By Ryan Carlson, 2L, CSLP Sports Law Fellow
The Center for Sports Law & Policy (CSLP) recently sent five of its Sports Law Fellows to tour one of the most important golf factories in the world, and to have a face to face with the company’s associate general counsel (AGC), Sierra Brandis.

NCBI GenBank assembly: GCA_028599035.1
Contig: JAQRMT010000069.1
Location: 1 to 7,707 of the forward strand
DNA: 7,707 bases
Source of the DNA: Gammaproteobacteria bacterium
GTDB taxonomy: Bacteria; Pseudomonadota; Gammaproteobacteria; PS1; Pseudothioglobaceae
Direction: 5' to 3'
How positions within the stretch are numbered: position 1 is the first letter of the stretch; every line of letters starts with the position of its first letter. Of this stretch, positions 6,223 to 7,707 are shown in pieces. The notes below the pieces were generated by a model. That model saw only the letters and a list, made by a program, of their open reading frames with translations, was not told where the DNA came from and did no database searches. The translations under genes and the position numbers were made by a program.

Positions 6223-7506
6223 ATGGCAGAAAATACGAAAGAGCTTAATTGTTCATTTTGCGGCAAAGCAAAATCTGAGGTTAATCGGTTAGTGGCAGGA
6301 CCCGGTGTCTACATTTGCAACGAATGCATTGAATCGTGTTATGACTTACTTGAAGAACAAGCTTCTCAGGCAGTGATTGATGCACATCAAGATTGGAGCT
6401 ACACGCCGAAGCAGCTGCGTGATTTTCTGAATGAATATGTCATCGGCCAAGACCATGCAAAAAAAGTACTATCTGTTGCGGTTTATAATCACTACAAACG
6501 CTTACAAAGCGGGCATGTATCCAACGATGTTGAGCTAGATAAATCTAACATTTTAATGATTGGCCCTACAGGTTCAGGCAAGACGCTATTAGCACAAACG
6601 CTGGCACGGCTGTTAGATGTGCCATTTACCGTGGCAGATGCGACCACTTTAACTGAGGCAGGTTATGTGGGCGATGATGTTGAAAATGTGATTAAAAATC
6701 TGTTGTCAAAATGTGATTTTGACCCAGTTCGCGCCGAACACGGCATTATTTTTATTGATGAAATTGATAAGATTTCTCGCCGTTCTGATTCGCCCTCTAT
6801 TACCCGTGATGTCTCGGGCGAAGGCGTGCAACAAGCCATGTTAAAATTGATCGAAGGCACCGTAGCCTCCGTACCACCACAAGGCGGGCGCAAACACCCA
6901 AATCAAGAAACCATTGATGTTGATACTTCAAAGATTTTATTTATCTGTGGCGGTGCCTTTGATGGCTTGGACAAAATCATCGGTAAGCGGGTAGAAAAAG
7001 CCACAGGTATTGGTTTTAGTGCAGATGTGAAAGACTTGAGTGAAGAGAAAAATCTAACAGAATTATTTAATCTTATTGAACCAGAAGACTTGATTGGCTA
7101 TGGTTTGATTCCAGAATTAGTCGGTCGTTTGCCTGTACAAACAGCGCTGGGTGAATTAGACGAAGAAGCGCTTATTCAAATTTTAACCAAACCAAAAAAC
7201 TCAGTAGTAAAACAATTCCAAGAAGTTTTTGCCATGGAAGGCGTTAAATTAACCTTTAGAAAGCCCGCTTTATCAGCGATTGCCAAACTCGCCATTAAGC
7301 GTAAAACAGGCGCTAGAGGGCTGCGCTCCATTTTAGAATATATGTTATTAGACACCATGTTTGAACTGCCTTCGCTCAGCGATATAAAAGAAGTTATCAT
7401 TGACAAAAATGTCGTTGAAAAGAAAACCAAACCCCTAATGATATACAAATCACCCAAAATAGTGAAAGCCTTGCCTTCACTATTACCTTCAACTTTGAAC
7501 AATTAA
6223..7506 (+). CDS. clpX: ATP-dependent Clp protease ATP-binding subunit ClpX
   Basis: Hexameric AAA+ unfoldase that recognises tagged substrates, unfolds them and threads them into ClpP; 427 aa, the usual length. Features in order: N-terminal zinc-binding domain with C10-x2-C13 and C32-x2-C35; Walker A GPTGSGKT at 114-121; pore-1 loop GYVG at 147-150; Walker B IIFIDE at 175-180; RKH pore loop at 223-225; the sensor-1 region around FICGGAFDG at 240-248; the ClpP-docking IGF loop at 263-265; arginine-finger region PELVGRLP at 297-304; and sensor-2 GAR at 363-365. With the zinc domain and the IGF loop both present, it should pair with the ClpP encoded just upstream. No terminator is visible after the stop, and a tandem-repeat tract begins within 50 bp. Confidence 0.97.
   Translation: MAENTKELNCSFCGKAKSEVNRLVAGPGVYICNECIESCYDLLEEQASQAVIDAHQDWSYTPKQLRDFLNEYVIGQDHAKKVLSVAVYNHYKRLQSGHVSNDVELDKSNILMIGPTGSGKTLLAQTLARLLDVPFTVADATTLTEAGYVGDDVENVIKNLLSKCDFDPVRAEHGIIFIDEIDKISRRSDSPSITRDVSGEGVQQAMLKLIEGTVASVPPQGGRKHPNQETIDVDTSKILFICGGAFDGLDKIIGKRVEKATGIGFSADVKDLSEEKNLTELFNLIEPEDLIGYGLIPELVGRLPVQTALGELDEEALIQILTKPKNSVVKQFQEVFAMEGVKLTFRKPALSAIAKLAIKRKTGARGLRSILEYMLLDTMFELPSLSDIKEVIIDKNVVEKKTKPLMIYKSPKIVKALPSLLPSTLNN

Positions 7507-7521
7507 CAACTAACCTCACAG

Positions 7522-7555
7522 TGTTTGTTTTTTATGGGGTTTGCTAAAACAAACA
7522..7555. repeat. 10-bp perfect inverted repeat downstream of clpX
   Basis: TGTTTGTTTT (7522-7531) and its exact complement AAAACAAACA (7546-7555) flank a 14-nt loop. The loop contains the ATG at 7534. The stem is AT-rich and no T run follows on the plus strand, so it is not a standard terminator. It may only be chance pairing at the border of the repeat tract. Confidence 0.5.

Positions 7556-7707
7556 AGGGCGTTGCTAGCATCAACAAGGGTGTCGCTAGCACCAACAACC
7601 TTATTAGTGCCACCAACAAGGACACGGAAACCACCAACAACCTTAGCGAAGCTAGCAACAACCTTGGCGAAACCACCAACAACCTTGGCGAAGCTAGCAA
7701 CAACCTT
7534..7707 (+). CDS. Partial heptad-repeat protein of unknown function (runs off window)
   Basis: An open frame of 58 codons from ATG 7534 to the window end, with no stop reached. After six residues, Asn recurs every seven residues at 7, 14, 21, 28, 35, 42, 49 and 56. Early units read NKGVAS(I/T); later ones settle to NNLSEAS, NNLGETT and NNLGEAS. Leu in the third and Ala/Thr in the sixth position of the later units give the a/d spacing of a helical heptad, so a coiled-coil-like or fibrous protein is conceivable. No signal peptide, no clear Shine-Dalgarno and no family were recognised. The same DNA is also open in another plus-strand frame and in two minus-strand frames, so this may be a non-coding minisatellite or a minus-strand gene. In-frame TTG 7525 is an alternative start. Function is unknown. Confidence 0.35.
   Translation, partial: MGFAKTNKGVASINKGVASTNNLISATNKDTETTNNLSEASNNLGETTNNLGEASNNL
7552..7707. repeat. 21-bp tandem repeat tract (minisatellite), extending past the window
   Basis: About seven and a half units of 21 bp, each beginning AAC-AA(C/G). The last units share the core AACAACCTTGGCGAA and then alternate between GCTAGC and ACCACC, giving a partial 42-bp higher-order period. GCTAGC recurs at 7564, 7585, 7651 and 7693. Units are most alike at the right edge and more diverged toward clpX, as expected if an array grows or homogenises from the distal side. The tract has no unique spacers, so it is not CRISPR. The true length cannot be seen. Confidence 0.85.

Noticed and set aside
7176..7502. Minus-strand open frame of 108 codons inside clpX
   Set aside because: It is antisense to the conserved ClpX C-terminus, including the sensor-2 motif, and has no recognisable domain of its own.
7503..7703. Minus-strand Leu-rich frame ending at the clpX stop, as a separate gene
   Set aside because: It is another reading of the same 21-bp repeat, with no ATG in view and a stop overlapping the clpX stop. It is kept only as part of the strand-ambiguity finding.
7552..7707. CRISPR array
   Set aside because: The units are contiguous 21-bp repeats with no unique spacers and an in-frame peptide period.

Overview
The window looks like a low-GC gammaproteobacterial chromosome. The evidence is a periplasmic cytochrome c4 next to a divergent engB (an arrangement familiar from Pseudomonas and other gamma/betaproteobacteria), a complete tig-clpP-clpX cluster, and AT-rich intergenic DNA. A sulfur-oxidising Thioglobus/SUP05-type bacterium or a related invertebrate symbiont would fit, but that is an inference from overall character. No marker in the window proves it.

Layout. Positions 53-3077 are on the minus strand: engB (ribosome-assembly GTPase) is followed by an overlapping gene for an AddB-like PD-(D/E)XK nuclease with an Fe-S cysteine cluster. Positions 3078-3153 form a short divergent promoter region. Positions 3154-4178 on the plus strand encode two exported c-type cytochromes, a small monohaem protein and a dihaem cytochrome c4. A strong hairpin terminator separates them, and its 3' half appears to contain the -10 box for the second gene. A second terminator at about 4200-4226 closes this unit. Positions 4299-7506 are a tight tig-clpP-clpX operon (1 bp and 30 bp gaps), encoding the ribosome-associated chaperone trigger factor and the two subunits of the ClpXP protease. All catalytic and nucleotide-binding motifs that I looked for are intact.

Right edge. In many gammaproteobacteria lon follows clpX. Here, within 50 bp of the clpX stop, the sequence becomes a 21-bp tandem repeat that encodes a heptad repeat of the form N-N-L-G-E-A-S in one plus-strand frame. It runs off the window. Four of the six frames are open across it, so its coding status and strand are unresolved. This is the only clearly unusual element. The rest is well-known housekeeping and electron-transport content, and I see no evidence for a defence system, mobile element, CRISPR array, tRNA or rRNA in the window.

When golfers hear the name TaylorMade, they immediately think huge, white driver heads that boost distance by 15 yards, and expensive irons that are worth every penny. To the average person, however, TaylorMade Golf is just a name. So what is TaylorMade Golf, and why did the CSLP take a trip to their headquarters? Located just 25 minutes from TJSL, in Carlsbad, California, this unbelievably successful company has been one of the leading pioneers in the golf equipment industry since 1979. From golf clubs and golf balls, to shoes and apparel, if you need it on the golf course, TaylorMade probably makes it. Since its release of the “TaylorMade One,” a golf club that revolutionized the metal-wood category as golfers know it today, TaylorMade Golf boasts several respectable achievements including: multiple years of revenue totaling $1Billion+, a brief period of 50%+ market share for drivers, and mutually beneficial sponsorship arrangements with some of the biggest names in golf (Ernie Els and Dustin Johnson, to name a few). The company also joined forces with Adidas in 1997, and is now entirely responsible for Adidas’ research and development of golf footwear and apparel. By now you are probably asking what all of this has to do with becoming a legal professional. You are also probably thinking that this was more of a field trip than anything else. Well, to an extent you are right. However, after the five CSLP fellows and CSLP Director, Jeremy Evans '11 toured the TaylorMade offices, research and development lab, factory, stock rooms, company store, and, perhaps most notably, their testing facility (aptly named “The Kingdom”) they had the chance to sit down in a very casual, yet professional setting, with AGC Brandis. Ms. Brandis is one of a small team of attorneys who comprises TaylorMade Golf’s in-house counsel. She keeps busy with, among several other things, product safety issues, copyright disputes, and contracts for their endorsement deals. In the hour-or-so that she opened herself up to questions, she shared with Rachel Travis, Shana Avery, John Young, Peter Tobiasson, and Ryan Carlson, invaluable information about what serving as general counsel for a large company involves. To call the trip to TaylorMade Golf a learning experience would be a drastic understatement. For the five CSLP members, Friday, March 21st was a game changer, an eye opener. Not only did the Sports Law Fellows better season themselves for the first tee after law school, they also branched out and made some notable connections in the sports and legal community. Experiences like these create the foundation upon with the CSLP was founded, and are the essence of what the Center will provide for years to come.